Perigee

Notes On Loving A Black Man

Photo credit: Lucas Jackson / Reuters by Taylor Steele   1. When he leaves the house, know he may not come back. If he comes back, know he may not be whole. Knowing this will not make you any readier for either. 2. When a bullet is the only thing that grounds him Enough to weather the hands of porcelain, Glass shards full with promise, lily torn from womb, Remember, a bullet has never made a happy hymn Of Black skin. And “grounded” here means dead, The way Black skin means dead, And dead means nothing to porcelain, glass, lily But the inconvenience of a fallen tree limb on the way to the grocery store. 3. It’s World War IV. The President is still our President. He livestreams himself singing nursery rhymes About democracy, so we hum it At work not noticing, so we Tuck our children in night, That they grow up unafraid to bear buds of dusk, Knowing someone will burn the tree they fell from, They are the tree. That song just be so stuck in their heads— 4. Oh, how well-oiled the rig is! Hear that whistle a-blowin’? Better get off the train tracks! It’s not that...
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We Stand With Ferguson

The acts of police brutality against Black people in recent weeks, in particular the shootings of Michael Brown and John Crawford in Missouri and Ohio and the homicide of Eric Garner in New York, bring us to outrage and indignation. The staff of Apogee stand behind the idea that “injustice anywhere is a threat to justice everywhere.” We stand in solidarity with the people of Ferguson, Missouri, as they seek to make sense of Michael Brown’s pointless death, and raise their voices against the ongoing, systematic oppression of Black and Brown bodies in America. We stand with them as they continue to rightfully protest in Missouri, and we witness with the rest of the world, including Amnesty International, as community members, protestors, and journalists suffer a disproportionate, violent response.  We will raise our voices too in New York on August 23rd to take a stand against the repeated abuse of police power in America, the militarization of the people meant to protect us, and the victim-blaming that is a double injustice against the murdered. We are thankful for the strong activist networks in this country, which mainstream media often leads us to believe do not exist. We encourage you to follow mobilizers The Dream Defenders and the National Action Network, and activists like Anonymous, Feminista Jones and Avis...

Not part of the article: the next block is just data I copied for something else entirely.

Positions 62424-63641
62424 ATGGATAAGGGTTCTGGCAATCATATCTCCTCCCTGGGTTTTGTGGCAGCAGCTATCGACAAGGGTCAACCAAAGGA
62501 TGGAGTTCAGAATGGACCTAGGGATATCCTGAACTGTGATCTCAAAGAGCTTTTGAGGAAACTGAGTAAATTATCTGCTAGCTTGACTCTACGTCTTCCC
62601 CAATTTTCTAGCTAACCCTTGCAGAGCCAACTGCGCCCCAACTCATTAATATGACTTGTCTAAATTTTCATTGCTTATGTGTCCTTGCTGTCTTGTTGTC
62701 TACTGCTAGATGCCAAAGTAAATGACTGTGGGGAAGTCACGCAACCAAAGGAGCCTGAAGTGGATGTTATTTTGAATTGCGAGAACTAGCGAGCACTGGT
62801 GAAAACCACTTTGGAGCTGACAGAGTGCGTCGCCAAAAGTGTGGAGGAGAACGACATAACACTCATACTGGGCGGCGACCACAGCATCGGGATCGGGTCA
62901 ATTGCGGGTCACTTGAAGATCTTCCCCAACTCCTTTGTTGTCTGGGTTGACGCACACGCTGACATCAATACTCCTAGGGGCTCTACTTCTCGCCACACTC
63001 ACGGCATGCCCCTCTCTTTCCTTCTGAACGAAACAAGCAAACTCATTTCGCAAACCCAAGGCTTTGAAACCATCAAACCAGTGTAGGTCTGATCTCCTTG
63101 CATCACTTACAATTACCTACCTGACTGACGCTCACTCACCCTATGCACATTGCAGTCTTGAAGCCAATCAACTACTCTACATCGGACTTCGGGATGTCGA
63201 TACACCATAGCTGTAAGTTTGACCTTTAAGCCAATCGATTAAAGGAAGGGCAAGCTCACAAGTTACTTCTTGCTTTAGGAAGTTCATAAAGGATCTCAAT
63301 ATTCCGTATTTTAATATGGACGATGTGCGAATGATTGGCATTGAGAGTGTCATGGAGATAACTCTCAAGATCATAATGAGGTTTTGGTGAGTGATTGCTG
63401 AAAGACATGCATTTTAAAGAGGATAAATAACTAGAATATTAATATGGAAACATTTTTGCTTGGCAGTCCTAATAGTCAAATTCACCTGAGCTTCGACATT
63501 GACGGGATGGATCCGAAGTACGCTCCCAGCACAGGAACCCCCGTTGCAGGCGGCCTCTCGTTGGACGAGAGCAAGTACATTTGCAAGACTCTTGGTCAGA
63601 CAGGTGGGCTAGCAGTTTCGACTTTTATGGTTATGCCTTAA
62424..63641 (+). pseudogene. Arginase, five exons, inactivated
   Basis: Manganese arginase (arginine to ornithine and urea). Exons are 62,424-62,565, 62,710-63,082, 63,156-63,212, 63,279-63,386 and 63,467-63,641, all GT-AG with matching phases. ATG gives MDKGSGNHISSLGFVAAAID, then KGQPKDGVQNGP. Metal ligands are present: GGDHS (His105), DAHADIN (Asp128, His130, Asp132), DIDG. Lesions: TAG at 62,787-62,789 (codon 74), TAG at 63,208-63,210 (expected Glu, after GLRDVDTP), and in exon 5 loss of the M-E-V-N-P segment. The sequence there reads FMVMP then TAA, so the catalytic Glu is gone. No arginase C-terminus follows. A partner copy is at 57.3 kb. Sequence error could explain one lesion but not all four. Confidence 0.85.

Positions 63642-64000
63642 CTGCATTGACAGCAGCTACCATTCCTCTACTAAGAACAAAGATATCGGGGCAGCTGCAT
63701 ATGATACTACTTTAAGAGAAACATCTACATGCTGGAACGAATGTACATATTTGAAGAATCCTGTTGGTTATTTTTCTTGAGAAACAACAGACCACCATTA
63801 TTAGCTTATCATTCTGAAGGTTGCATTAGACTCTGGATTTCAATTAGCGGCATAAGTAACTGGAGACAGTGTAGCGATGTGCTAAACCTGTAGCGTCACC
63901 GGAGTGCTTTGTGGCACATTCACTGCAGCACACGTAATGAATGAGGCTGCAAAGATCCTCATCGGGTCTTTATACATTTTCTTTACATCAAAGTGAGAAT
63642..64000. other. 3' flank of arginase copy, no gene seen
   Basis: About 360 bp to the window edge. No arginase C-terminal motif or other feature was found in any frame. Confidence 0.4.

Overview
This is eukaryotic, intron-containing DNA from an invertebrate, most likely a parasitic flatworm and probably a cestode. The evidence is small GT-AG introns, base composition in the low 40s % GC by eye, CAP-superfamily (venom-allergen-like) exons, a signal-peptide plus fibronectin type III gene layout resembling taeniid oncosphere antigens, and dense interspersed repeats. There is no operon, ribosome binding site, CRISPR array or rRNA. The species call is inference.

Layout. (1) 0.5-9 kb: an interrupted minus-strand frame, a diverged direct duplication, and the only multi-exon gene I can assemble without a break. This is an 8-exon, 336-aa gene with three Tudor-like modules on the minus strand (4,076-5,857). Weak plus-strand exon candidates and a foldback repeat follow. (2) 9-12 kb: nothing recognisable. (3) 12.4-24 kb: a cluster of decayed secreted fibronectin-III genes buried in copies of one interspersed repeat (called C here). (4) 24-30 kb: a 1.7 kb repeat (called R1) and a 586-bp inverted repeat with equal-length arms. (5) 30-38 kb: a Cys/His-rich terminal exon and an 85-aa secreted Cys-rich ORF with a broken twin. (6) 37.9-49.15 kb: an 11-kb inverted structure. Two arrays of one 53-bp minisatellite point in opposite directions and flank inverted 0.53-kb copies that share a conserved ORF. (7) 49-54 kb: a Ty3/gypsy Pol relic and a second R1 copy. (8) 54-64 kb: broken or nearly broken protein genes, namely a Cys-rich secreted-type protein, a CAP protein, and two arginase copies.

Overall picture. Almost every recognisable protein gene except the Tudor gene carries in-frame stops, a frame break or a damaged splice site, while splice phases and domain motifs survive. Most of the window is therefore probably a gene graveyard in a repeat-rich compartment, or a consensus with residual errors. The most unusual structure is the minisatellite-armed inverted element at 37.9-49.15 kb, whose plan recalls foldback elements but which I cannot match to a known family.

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The Vulture is a Patient Bird